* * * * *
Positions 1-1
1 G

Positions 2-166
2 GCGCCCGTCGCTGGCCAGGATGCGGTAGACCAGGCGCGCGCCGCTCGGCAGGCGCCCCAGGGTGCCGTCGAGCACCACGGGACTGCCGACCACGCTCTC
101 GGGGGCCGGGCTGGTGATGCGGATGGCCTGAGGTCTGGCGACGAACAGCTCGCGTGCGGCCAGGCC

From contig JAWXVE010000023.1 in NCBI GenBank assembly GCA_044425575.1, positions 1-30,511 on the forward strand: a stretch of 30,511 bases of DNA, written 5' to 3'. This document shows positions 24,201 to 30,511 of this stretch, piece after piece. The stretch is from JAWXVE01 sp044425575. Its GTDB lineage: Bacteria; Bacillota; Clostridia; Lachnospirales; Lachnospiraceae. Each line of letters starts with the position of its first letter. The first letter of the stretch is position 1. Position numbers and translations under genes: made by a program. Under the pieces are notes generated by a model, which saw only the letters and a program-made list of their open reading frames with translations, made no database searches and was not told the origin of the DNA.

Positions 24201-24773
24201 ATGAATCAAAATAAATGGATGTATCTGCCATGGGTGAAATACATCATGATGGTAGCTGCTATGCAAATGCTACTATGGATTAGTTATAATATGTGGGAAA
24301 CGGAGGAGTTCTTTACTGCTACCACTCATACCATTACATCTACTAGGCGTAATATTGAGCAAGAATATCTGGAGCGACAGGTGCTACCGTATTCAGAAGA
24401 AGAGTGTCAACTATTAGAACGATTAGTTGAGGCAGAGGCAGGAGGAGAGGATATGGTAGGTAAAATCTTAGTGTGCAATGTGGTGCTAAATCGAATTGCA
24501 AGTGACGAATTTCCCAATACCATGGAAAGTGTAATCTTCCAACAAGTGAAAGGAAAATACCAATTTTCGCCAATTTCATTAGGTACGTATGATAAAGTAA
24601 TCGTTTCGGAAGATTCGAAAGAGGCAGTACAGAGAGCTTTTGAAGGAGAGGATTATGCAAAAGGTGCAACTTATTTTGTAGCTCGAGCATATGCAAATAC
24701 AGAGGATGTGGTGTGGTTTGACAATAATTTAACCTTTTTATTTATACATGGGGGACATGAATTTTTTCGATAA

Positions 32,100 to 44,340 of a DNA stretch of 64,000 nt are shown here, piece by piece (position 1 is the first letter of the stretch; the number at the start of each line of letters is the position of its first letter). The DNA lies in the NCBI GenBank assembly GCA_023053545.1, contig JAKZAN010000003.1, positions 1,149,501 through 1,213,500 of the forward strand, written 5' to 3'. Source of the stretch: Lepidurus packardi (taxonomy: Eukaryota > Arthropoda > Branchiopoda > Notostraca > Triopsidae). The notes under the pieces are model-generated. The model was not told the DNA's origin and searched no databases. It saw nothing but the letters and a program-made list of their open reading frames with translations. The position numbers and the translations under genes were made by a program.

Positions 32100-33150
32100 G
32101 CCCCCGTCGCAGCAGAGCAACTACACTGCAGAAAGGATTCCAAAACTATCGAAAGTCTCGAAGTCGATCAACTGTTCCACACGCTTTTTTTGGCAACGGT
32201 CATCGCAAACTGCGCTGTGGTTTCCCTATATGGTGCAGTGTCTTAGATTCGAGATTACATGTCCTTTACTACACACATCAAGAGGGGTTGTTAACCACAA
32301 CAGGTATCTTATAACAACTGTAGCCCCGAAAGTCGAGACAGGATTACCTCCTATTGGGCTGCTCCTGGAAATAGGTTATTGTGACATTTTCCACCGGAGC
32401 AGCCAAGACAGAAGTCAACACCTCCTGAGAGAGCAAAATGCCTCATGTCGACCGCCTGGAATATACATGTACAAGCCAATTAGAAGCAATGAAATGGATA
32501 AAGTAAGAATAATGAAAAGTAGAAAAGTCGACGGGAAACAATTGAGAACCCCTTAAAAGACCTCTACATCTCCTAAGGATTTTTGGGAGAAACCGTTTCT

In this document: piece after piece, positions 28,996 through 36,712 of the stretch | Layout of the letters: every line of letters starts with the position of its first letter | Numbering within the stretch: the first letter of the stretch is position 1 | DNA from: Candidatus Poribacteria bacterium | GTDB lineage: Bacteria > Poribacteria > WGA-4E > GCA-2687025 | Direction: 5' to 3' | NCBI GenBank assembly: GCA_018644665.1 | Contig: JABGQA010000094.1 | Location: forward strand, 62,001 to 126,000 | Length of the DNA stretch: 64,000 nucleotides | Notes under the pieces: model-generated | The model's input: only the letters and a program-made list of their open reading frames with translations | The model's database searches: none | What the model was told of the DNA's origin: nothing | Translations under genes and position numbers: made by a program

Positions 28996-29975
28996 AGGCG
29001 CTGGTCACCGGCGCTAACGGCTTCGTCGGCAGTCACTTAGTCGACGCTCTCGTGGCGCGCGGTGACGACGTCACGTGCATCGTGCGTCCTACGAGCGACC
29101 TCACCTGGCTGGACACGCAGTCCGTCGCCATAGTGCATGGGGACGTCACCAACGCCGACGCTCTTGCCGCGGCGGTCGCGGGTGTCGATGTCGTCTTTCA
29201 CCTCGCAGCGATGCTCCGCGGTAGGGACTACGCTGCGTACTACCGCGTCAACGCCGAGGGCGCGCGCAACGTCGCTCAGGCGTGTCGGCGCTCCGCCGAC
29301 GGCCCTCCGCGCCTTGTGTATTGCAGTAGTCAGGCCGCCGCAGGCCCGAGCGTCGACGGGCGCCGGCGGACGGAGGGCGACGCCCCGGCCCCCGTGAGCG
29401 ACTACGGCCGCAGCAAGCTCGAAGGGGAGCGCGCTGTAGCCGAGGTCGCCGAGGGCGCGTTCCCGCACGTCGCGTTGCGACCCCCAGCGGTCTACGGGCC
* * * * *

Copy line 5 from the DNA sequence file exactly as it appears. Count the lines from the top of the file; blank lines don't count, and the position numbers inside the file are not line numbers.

101 GGGGGCCGGGCTGGTGATGCGGATGGCCTGAGGTCTGGCGACGAACAGCTCGCGTGCGGCCAGGCC